7. Hamilton offers many strategic and geographical advantages, as a city to invest in and to live in. How can we further boost our ability to leverage these features?
We are fortunate to have many advantages over other cities and we have been building on them.
• We are in the middle of the Green belt with rich agricultural production, a $1B agri-business and a “buy local” initiative to support local farmers and provide healthy food for citizens and create a sustainable city region.
• As a City we continue to transition to a post-industrial and more diversified economy.
• Creative entrepreneurs and young artists are attracted to our city for its affordable creative spaces and growing artistic community. This is generating investment to our city and will contribute to the revival of the downtown, waterfront and older industrial areas.
• We also have a significant and important port capacity, an airport whose major utility is the movement of goods around the country and the world. We sit at the crossroads of rail infrastructure and highway truck movements between major border crossings in Niagara and Windsor all of which is the basis of a multi-modal ship, truck, air and rail (STAR) infrastructure we can capitalize on.
• We have world class educational institutions, incredible top notch health care research and treatment facilities, a high quality of life and a growing cultural diversity all contributing to our vitality and vibrancy.
• To further boost these efforts we need to build our reputation as one of the most forward thinking communities. And we are doing that and others are taking notice:
• In its April ranking of North American cities of the future, FDI Magazine, from the Financial Times Group, ranked Hamilton third among large cities in terms of quality of life.
• The Economic Developers Council of Ontario recognized us last year as the most “investment ready” municipality in Ontario.
• Site Selection Magazine, has just ranked Hamilton among the Top Ten Canadian Metros when it comes to attracting new projects and expansions.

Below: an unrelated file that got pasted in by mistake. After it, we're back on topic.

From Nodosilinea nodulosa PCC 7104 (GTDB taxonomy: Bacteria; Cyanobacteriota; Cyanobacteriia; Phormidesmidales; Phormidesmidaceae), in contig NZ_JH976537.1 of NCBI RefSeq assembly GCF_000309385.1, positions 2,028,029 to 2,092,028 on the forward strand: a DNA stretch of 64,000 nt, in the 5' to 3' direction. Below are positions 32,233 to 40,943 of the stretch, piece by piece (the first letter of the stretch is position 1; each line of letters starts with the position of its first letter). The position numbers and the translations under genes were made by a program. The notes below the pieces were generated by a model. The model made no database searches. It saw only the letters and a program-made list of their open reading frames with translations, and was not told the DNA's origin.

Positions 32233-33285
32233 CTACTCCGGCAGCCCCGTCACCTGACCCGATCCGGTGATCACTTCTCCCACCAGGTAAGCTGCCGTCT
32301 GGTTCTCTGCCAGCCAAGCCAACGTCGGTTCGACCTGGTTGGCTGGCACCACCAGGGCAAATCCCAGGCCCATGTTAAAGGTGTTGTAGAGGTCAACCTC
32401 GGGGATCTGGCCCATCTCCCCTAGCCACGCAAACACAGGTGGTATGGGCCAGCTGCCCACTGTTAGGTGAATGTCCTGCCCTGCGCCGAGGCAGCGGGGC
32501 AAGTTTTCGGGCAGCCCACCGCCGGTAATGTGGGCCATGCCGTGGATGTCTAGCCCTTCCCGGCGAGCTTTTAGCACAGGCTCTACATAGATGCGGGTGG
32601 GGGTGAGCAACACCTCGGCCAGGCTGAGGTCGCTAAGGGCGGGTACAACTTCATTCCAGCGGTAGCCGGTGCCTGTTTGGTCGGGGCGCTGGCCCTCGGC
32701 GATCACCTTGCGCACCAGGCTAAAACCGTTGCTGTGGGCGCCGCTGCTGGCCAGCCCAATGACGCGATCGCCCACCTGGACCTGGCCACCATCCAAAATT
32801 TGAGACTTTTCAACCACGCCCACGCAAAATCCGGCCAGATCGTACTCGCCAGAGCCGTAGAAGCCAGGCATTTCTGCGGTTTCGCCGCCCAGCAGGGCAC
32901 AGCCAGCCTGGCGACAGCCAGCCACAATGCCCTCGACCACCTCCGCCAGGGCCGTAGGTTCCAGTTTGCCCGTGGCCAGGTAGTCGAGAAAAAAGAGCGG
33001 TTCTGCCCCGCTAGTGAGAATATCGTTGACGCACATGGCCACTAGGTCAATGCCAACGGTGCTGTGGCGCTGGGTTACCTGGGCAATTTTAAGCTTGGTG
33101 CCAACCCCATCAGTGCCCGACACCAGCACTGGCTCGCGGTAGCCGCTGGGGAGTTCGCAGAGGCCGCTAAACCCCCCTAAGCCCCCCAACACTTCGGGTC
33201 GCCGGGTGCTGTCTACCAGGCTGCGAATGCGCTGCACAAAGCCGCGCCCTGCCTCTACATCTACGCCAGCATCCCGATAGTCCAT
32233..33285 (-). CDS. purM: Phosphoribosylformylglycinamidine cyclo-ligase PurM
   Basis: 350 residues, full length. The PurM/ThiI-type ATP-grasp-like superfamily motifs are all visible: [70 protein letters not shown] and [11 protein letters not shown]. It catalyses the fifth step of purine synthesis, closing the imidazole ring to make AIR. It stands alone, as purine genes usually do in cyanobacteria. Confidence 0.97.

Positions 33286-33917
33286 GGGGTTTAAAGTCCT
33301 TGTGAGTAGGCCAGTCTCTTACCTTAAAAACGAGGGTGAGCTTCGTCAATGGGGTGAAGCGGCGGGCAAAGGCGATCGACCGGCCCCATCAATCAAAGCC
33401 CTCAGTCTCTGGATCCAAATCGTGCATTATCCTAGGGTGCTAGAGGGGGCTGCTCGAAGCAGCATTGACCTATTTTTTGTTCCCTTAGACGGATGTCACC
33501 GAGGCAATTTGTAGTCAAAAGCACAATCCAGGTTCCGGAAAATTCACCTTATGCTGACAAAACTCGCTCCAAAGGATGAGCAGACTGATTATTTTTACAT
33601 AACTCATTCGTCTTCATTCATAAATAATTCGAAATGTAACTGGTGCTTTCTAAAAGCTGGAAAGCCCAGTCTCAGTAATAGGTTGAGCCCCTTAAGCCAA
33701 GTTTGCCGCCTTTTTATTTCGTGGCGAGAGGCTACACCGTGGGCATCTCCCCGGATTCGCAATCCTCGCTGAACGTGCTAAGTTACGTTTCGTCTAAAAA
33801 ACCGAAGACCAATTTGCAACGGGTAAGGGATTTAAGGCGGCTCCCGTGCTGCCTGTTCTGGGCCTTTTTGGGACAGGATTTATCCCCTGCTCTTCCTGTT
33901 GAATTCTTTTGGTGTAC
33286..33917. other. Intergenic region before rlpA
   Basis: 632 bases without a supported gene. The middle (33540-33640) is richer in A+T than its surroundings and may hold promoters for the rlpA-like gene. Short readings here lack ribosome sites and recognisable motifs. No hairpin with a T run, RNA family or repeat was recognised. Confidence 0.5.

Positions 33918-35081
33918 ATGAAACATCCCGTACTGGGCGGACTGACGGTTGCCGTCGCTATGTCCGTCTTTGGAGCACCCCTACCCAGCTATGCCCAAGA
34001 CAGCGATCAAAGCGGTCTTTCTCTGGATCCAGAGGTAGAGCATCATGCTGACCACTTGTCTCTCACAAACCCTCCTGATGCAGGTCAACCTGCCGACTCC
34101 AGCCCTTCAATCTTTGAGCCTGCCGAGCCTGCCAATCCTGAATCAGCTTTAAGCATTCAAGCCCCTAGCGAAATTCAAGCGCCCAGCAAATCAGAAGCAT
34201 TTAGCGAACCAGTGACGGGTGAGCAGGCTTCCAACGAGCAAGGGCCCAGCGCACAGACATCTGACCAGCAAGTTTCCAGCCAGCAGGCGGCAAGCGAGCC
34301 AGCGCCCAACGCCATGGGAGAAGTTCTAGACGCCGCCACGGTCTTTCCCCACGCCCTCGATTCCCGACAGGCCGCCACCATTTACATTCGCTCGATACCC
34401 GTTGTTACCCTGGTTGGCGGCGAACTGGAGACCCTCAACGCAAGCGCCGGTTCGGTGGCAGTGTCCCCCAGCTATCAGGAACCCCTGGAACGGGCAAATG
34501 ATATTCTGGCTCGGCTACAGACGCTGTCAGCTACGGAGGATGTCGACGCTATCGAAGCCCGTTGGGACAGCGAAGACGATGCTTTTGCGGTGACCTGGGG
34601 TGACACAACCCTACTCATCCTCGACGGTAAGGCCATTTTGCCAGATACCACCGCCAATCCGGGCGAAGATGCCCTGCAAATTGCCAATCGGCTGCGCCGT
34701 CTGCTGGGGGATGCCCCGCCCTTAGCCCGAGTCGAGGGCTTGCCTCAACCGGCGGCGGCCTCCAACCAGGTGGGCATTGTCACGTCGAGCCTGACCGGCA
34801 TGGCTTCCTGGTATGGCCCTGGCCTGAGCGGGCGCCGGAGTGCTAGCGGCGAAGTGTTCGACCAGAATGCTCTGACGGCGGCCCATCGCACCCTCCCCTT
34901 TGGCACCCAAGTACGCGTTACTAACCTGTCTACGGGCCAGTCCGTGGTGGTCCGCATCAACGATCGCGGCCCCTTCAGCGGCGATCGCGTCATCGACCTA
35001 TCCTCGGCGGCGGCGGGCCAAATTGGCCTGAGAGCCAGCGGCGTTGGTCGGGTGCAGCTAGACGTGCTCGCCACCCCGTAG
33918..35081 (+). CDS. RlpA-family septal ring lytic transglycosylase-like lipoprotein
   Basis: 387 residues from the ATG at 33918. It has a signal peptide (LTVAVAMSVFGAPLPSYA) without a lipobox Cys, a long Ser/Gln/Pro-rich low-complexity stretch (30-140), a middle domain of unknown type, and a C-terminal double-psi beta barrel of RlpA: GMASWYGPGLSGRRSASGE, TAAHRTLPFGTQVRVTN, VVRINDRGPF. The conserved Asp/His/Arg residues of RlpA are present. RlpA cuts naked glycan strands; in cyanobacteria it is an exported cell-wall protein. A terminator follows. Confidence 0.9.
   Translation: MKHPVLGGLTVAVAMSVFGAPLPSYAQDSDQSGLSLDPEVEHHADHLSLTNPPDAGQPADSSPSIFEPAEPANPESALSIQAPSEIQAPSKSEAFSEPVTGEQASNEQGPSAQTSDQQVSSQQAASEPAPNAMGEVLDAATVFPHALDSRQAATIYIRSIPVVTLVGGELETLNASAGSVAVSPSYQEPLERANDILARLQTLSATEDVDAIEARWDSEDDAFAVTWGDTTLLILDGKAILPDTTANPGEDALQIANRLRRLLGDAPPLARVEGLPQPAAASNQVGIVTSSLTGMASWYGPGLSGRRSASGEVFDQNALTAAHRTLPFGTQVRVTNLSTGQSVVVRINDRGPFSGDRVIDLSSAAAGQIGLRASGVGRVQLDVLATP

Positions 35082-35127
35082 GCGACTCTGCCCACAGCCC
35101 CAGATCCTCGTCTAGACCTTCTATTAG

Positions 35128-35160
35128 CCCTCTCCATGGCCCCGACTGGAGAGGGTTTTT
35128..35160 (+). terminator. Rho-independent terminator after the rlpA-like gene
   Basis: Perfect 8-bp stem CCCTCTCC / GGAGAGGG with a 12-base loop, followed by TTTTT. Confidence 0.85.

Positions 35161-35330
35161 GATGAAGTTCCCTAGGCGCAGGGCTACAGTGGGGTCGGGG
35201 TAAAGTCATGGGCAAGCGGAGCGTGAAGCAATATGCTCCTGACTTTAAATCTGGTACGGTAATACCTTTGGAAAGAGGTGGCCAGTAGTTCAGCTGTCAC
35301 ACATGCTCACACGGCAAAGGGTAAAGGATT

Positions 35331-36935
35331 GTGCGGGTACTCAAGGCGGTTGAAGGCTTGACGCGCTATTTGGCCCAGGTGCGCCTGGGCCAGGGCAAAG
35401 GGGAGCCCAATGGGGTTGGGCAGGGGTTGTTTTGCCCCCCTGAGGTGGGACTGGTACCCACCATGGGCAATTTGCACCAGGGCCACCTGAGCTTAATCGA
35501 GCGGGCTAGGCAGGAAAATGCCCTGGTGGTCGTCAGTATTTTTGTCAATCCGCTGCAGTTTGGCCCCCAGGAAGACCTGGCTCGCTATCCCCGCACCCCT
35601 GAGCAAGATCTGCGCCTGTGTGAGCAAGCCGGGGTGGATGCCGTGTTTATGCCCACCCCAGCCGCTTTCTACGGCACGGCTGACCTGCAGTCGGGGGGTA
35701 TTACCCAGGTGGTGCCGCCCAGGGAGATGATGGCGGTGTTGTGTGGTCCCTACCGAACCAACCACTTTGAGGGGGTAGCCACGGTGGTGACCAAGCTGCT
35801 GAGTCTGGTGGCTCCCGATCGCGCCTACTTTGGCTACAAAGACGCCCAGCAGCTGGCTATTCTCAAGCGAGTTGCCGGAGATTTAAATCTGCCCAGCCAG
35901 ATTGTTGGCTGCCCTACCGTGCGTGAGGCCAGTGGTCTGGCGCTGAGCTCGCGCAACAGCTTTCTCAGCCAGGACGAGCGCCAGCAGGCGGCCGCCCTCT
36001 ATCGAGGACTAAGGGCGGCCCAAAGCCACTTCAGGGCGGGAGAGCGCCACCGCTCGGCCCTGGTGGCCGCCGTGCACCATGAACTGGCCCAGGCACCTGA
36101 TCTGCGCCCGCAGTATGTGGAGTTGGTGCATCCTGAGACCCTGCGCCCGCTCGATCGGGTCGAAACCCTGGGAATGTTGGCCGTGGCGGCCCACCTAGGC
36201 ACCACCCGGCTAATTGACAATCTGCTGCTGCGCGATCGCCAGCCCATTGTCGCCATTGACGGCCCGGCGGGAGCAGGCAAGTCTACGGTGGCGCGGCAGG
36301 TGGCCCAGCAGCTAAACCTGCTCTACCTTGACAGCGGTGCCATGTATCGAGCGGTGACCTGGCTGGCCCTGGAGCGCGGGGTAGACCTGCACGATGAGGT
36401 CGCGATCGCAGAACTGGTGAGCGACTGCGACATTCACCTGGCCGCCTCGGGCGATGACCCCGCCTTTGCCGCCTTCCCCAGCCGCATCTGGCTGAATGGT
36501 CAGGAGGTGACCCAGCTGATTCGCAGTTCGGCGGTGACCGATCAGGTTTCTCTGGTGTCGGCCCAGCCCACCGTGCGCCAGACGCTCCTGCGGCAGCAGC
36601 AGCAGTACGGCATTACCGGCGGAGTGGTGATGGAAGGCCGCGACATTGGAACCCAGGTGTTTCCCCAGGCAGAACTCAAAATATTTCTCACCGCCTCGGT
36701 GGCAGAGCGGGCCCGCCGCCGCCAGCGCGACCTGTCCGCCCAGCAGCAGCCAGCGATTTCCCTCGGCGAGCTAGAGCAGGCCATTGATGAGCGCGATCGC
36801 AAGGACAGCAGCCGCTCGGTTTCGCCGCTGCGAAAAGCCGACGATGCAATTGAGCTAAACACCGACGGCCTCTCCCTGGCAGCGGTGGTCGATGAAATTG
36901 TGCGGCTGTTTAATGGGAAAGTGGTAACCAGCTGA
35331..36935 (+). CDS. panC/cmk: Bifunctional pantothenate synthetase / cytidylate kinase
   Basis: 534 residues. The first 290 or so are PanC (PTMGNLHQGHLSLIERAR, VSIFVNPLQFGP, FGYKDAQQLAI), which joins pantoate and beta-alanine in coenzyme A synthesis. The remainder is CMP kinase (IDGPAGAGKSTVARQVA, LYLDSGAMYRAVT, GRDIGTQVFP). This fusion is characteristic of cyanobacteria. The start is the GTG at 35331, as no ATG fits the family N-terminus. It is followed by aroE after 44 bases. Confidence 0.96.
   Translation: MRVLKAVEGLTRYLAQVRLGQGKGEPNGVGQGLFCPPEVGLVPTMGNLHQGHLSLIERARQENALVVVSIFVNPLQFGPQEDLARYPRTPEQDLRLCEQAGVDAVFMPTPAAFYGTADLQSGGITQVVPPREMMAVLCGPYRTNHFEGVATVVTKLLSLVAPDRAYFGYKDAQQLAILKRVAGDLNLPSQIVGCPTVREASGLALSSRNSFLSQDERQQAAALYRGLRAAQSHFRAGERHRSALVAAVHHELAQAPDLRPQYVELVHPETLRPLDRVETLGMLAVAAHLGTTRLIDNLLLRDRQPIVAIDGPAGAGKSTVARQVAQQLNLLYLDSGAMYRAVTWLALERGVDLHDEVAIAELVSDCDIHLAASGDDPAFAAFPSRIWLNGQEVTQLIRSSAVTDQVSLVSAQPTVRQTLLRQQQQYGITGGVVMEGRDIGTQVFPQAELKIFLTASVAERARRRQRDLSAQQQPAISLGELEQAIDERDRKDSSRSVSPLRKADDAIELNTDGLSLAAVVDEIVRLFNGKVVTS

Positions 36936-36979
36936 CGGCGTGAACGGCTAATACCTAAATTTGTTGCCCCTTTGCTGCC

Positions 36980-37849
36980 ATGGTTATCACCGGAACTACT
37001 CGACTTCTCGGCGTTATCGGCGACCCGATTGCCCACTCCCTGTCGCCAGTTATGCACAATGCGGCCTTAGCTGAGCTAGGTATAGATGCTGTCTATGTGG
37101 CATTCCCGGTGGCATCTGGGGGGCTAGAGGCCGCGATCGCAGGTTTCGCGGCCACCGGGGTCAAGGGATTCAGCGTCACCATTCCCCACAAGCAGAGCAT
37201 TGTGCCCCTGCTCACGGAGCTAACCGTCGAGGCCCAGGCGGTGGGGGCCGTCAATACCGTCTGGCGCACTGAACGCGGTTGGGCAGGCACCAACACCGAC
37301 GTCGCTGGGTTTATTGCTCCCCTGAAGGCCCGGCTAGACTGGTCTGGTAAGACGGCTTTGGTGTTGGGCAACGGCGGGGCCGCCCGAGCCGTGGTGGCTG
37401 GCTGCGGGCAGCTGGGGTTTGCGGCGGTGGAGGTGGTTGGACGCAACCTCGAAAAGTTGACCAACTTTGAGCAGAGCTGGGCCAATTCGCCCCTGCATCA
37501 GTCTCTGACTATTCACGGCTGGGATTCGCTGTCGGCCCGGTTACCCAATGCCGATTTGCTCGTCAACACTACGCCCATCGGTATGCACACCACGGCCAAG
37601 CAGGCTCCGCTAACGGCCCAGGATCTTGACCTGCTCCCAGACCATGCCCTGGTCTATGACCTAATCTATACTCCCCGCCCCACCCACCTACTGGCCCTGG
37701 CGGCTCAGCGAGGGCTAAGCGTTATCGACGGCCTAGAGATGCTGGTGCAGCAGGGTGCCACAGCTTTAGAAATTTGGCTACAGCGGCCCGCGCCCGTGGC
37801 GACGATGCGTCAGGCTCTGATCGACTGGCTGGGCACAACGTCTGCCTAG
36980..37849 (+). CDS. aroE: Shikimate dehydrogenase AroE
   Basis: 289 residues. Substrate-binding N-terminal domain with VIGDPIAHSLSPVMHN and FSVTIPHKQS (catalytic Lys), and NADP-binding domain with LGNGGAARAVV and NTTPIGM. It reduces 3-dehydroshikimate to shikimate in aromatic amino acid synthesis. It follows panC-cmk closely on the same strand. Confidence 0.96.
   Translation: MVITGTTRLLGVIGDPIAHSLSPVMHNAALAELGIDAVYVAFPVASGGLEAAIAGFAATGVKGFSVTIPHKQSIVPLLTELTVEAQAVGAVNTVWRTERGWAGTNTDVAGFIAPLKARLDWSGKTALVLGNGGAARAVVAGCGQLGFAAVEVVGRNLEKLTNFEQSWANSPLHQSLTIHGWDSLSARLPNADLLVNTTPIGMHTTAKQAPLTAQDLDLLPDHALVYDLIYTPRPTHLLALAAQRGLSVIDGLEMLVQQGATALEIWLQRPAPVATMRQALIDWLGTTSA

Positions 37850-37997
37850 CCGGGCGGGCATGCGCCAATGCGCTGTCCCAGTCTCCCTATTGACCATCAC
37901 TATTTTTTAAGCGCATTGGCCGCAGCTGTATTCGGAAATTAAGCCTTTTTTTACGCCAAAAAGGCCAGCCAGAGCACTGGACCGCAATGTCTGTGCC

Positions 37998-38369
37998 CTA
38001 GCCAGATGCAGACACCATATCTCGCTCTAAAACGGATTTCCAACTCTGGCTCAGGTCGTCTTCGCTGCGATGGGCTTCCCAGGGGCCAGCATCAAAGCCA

8. If you could take back one decision that you made or supported what would that be and why?
There may have been instances in which I wished our debate was more civilized, but I am confident with the decisions I have made as Mayor.
9. One distinct feature of your campaign was to not accept union or corporate donations. Why did you take this position and why was it important to you?
I took this position to give people the confidence that I am working in the best interests of the city and its people and not in the best interest of any special interest group.
10. Beyond the perceptions that some might have in terms of such contributions having the potential to influence councilors, do you dismiss the possibility that those perceptions can be founded on some degree of reality?
I have no doubt that the majority of special interest campaign contributions are intended to influence.
At the municipal level, the concentration of campaign contributions from a single set of interests is extraordinary and the imbalance is systemic. In the 2006 Municipal election nearly half of the money raised by Hamilton candidates came from corporations or trade unions. Of that 77% of the corporate donations and 62% of Union contributions, went to incumbents.
In addition, individuals who own a business or businesses or an individual who heads a union or is involved with one has multiple opportunities to contribute to election campaigns through both their business and personal contributions. Regular citizens do not have the same opportunity. It is about a level playing field for all Hamiltonians
I believe when one source of campaign funding dominates municipal campaigns - and is consistently shown to favour incumbents over other candidates, then there is a need to review the rules. With public confidence in elected officials and democratic institutions in decline, it is incumbent on us to explore every measure to enhance the integrity of the political process.
11. At the end of this term, what mark would you hope to have made as Mayor?
At the end of this term, I would like City Hall to more accountable, open and transparent. Issues like: the Integrity Commissioner, a Council Code of Conduct and campaign finance reform are all part of this.
In addition, I hope that when Hamiltonians look around, they feel a sense of momentum; that the community is moving in the more progressive direction they want. That they can visualize the NEXT Hamilton – an evolving economy, a vibrant arts sector, a rapid transit plan worthy of a 21st century city, a beautiful waterfront, and a greener more environmentally aware city.
Special thanks to Mayor Eisenberger for his service to Hamilton. Your comments on the Mayor's interview are welcome.